Despite the end of the “Cold
War”, the threat of nuclear war, or the explosion of a
nuclear device exists today. A number of states possess
nuclear devices, and are considered at high risk of
deploying them. No one can say that a nuclear event, by a
state, or terrorist group is unlikely. The risk remains as
significant today as it did during the Cold War.
On April 13, 2012,
President Obama, spoke at the 47-nation Nuclear Security Summit in Washington
with a warning about the potential of nuclear terrorism.
The president says al-Qaida and other terrorist groups are
trying to acquire nuclear material, and must be stopped.
"Two decades after the end of the Cold War, we
face a cruel irony of history: The risk of a nuclear
confrontation between nations has gone down, but the risk of
nuclear attack has gone up," Mr. Obama said.
Nuclear terrorism by non-state organizations is an unknown
factor in nuclear deterrence thinking, as states
possessing nuclear weapons are susceptible to retaliation
in kind, but sub- or trans-state actors are not. The
collapse of the Soviet Union led to the possibility that
former Soviet nuclear weapons might become available on
the black market (so-called 'loose nukes'), while no
warheads are known to be have been mislaid, it has been
alleged that suitcase-size bombs might be unaccounted for.
A similar threat may exist via dirty bombs, where since
the 9/11 attacks the fear of terrorist groups using dirty
bombs has increased significantly. The present assessment
of the possibility of terrorists using a dirty bomb is
based on cases involving one terrorist organization,
namely Al-Qaeda. This is because the attempts by this
group to acquire a dirty bomb are the most well-described
in the literature, in part due to the attention this group
received for their involvement in the 9/11 attacks.
A study presented at the annual meeting of the American
Geophysical Union in December 2006 asserted that even a
small-scale, regional nuclear war could produce as many
direct fatalities as all of World War II and disrupt the
global climate for a decade or more. In a regional nuclear
conflict scenario in which two opposing nations in the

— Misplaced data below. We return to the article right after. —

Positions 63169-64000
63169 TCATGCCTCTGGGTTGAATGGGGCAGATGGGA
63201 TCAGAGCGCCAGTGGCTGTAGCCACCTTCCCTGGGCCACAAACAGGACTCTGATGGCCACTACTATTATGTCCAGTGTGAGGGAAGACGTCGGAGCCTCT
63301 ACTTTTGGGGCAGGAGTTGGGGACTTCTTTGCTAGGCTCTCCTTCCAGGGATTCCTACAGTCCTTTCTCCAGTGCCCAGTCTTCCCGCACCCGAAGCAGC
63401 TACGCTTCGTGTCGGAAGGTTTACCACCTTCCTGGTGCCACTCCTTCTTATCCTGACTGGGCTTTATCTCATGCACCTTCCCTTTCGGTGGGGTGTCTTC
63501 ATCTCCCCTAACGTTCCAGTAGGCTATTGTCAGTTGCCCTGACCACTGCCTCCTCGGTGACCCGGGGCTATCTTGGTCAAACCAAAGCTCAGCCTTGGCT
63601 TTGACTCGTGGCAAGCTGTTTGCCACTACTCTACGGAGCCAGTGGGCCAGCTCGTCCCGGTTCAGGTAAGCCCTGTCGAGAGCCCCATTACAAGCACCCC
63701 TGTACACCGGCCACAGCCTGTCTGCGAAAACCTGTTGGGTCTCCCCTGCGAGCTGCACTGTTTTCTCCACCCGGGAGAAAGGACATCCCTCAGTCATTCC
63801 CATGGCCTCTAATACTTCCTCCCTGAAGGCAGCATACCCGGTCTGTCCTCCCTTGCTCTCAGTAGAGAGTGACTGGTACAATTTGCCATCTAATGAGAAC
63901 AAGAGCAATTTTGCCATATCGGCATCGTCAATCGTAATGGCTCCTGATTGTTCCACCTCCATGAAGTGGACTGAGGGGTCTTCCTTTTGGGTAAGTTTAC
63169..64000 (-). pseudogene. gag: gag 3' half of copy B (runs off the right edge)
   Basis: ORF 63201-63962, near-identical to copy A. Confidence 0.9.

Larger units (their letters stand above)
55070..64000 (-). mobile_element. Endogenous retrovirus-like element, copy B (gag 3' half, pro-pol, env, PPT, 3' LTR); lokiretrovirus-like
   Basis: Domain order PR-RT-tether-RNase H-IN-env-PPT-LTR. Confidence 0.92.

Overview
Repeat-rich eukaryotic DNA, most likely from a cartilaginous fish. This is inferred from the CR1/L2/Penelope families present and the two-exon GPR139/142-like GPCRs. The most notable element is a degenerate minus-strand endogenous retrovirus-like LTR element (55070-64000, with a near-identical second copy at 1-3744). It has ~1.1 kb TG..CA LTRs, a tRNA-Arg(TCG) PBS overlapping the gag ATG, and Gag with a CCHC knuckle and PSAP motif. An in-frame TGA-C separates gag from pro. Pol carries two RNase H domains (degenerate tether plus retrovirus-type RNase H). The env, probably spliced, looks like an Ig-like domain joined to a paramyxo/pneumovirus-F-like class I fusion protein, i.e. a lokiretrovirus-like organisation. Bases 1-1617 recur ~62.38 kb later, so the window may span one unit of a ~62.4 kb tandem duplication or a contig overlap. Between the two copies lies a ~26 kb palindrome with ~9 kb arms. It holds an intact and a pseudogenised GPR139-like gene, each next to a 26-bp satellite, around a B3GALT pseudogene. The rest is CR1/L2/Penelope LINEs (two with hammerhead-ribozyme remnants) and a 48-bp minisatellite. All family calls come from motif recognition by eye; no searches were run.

subtropics each used 50 Hiroshima-sized nuclear weapons
(ca. 15 kiloton each) on major populated centers, the
researchers estimated fatalities from 2.6 million to 16.7
million per country. Also, as much as five million tons of
soot would be released, which would produce a cooling of
several degrees over large areas of North America and
Eurasia, including most of the grain-growing regions. The
cooling would last for years and could be
"catastrophic" according to the researchers.
Nuclear winter is a predicted climatic effect of nuclear
war. It has been theorized that severely cold weather and
reduced sunlight for a period of months or years could be
caused by detonating large numbers of nuclear weapons,
especially over flammable targets such as cities, where
large amounts of smoke and soot would be ejected into
the Earth's stratosphere. The nuclear winter scenario
predicts that the huge fires caused by nuclear explosions
(particularly from burning urban areas) would loft massive
amounts of dark smoke and aerosol particles from the fires
into the upper troposphere / stratosphere. At 10-15
kilometers (6-9 miles) above the Earth's surface, the
absorption of sunlight would further heat the smoke,
lifting it into the stratosphere where the smoke would
persist for years, with no rain to wash it out. This would
block out much of the sun's light from reaching the
surface, causing surface temperatures to drop drastically.
To help resist this form of catastrophe, the Vivos
shelters are designed to withstand:
• 3-bars of blast
overpressure at 45 PSI
• Force 10 earthquakes in successions
• 20 megaton air burst detonated 10 miles away
• Radiation exposure
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